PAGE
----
When she speaks it is easy to forget that Anna Sarol is only 18 years old. When she eloquently recalls the moment her life changed, there is not a note of sadness in her eyes. Instead they have a vivacity that only come with confidence, gratitude, and faith that her journey is exactly as God intended.
There are life-changing moments and there are life-defining moments. For Sarol, she just happened to experience both at the same time. Since around the age of six she had lived the life of a gymnast. Growing up within an athletic family, she trained five times a week for four hours a day. By the time she was in her early teens she had made a name for herself on the balance beam and as an all-around gymnast.
Entering her freshman year, she decided to join her high school team to represent her support for Olathe schools. Excited for the opportunity to make new friends and further experience competitive gymnastics, Sarol was eager for what her next four years would bring. But on only her fourth day of high school, and while practicing a typical warmup on the bars, Sarol’s athletic future would come tumbling down. She remembers the shock she felt while watching the events unravel around her. The prognosis would be severe—a complete spinal cord injury. But instead of dwelling on the fact that she would not easily “bounce back” Sarol chose to look at the injury as an awakening that God had given her.
“I never thought, ‘Why me?’ I never got depressed. I knew I had a bigger purpose—to use this pain, and all these hard times. I will inspire other people’s lives and show them I’m still smiling and not making excuses for myself.”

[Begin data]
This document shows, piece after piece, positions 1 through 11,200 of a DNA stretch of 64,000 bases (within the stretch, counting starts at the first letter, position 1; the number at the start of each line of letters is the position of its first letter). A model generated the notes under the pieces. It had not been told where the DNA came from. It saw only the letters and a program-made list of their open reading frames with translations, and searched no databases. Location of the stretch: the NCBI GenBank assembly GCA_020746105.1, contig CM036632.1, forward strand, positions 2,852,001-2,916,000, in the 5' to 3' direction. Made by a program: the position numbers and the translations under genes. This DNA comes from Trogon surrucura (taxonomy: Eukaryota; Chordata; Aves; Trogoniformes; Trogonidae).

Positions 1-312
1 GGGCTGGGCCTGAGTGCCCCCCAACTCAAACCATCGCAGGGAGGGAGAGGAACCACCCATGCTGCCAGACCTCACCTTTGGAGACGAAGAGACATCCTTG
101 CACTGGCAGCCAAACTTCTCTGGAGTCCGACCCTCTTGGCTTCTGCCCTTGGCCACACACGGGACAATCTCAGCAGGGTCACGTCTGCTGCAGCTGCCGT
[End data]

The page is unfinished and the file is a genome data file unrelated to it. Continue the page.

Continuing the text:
Sarol made a promise to herself four years ago to graduate with her class. Even through missing her whole first semester of her freshman year due to extensive hospital stays, she completed online courses and returned to school her second semester. She maintained her motivation through the difficulties of balancing education, social life, and her health.
On May 19, 2019, Anna Sarol lived out her personal achievement in the most inspirational of ways. Adorned with three honor cords, she walked to receive her diploma. It would be the first time her peers would see her out of her wheelchair. She was told she only had a 10 percent chance she would walk again. Her sister assisted with her leg braces, and following the announcement of her name, she took her place on stage. The entire stadium was moved to tears.
“I had kept it a secret,” Sarol explains. “I took a second and looked out at the crowd and saw everyone on their feet with me. It was an overwhelming day.”
Through this experience there are three words that stand out to Sarol: insightful, as her eyes have been opened to a new purpose in advocating for inclusivity and accessibility for all; appreciative, in that she is forever grateful for the undying support from her family and the community; and moving or as she explains, the push to keep the wheels going even when there does not seem to be a way.
She hopes through missions’ work, motivational talks, and becoming active in adaptive sports she will prove that even though she cannot walk she can still change the world.
“When you are going through a hard time in your life your pain can inspire people,” Sarol says. “They are going to wonder how you are still smiling. I promise you if you just trust the process you will see beautiful things through it.”